Another embodiment of the present invention, as illustrated in FIG. 10, is a fabric article treating system 80. The fabric article treating system 80 comprises a fabric article drying appliance 35 having a chamber 81 and a closure structure 85. The closure structure 85 has a closed position and at least one open position, wherein the closure structure 85 allows access to the chamber 81. The fabric article treating system 80 further comprises a reservoir 30 for containing a benefit composition and a dispenser 25 in communication with the chamber 81; a fluid handling system 55 that compels the benefit composition from the reservoir 30 toward the dispenser 25, thereby dispensing the benefit composition into the chamber 81; a closure structure sensor 88; and a controller 60 that initiates dispensing of the benefit composition. The controller 60 is configured to prevent the benefit composition from being dispensed when the closure structure sensor 88 indicates that the closure structure 85 is not in the closed position. An exterior portion of the reservoir 30 is adapted to provide a scent suggestive of a scent provided by the benefit composition. In another embodiment, the fabric article treating system 80 further comprises one or more additional sensors 75 in the chamber in communication with the controller.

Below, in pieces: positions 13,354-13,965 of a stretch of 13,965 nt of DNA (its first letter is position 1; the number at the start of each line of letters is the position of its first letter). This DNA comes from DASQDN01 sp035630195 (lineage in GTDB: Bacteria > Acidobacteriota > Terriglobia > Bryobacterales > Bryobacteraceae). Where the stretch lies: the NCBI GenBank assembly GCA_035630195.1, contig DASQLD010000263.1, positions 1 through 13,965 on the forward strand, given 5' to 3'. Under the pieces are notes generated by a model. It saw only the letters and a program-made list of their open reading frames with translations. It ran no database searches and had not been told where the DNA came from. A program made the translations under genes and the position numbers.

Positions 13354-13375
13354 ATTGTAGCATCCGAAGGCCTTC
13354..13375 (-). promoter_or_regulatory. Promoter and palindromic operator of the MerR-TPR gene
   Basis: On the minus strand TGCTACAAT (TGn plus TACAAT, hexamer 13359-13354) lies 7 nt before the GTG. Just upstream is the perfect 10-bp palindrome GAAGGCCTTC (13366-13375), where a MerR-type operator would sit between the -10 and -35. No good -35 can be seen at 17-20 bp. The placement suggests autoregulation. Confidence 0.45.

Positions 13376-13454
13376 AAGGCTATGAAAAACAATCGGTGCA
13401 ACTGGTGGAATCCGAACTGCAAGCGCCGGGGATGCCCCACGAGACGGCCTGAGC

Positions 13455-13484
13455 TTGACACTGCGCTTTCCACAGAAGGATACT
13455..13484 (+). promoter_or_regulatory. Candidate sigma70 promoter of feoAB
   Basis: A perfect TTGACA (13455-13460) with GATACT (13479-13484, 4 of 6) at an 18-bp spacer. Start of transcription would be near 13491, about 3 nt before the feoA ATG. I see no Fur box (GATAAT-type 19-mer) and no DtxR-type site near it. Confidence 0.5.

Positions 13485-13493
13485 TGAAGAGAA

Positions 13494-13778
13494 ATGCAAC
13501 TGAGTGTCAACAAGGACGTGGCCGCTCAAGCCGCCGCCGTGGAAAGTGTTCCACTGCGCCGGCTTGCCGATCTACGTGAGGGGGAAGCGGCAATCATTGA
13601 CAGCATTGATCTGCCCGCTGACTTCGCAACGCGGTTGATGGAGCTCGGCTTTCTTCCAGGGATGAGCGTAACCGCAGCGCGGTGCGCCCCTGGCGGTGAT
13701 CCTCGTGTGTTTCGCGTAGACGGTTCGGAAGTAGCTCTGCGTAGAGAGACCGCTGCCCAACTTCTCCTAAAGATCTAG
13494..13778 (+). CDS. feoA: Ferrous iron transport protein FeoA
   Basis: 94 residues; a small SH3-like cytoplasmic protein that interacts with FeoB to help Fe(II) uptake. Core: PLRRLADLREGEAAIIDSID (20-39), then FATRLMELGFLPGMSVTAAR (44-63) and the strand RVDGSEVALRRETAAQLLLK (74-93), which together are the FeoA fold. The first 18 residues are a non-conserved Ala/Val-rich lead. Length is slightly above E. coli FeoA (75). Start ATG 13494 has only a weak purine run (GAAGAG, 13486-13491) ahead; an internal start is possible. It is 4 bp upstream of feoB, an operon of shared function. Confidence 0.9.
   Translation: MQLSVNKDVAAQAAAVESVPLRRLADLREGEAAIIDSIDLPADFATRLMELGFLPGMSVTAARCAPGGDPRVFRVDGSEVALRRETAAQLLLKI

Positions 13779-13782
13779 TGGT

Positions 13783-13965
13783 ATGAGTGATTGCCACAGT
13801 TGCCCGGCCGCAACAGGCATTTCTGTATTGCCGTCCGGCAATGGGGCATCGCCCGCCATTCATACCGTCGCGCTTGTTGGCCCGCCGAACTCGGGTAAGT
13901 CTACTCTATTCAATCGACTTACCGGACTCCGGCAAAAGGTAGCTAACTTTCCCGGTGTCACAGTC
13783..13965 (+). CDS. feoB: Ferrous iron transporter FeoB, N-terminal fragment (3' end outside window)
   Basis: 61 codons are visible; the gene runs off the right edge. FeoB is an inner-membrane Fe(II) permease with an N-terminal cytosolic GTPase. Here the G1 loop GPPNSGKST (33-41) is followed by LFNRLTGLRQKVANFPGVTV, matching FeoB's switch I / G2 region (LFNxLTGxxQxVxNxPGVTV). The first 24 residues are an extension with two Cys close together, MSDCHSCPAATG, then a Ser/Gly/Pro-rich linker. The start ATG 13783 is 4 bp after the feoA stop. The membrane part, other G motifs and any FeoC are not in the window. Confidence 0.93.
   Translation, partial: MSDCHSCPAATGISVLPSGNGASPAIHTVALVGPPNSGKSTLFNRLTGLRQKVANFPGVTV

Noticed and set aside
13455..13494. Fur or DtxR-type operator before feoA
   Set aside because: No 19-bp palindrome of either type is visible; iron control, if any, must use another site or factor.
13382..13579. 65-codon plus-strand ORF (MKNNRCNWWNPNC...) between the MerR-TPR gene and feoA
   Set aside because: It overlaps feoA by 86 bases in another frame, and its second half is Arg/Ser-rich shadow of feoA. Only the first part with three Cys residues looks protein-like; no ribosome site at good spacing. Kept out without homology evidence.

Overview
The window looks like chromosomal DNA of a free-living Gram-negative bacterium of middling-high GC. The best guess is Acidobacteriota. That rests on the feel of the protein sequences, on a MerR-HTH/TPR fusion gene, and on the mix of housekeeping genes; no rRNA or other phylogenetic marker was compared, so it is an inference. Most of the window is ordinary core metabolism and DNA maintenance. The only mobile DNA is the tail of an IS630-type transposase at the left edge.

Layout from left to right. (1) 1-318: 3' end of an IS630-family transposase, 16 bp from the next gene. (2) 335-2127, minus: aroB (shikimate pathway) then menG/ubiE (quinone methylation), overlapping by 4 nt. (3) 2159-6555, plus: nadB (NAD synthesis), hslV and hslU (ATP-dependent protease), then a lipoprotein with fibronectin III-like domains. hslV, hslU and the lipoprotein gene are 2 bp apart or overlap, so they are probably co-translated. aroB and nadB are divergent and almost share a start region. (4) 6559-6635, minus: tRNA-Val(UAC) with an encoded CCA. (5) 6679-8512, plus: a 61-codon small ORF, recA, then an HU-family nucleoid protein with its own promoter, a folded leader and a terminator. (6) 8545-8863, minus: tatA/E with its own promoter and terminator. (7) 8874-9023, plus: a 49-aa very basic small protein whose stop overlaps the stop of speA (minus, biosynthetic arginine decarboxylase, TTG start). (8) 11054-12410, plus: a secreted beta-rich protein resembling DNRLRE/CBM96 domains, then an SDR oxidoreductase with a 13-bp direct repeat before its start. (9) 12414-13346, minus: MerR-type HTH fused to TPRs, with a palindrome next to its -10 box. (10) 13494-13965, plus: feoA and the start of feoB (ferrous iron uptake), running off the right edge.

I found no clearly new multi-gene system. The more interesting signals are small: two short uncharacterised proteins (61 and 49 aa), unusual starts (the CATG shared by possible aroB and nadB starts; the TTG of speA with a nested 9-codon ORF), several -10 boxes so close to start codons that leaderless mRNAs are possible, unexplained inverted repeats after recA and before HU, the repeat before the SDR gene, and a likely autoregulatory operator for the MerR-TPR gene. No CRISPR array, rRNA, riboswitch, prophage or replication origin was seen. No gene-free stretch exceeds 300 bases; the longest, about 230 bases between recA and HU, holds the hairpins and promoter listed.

The reservoir 30 may be mounted on an exterior portion of the fabric article drying appliance 35, such as on the fabric article drying appliance closure structure 85, or a side wall, a top wall, an outer surface of a top-opening lid, or the like, including a stand, wall or other household structure that is separate from the fabric article drying appliance. Moreover, the reservoir 30 may be mounted on any interior portion of the fabric article drying appliance 35, examples of which include, but are not limited to, the interior surface of the closure structure 85, the drum of the fabric article drying appliance, the back wall, the inner surface of a top opening lid, or the like.

Optionally, filters and/or filtering techniques can be used to filter the benefit composition, if desired, for example at a point between the reservoir 30 and the outlet of the dispenser 25. Non-limiting examples of this include: utilizing a filter in the dispenser 25 prior to dispensing of the benefit compositions. Alternatively, the benefit composition may be filtered prior to dispensing into the reservoir; or a combination of filtering techniques may be employed.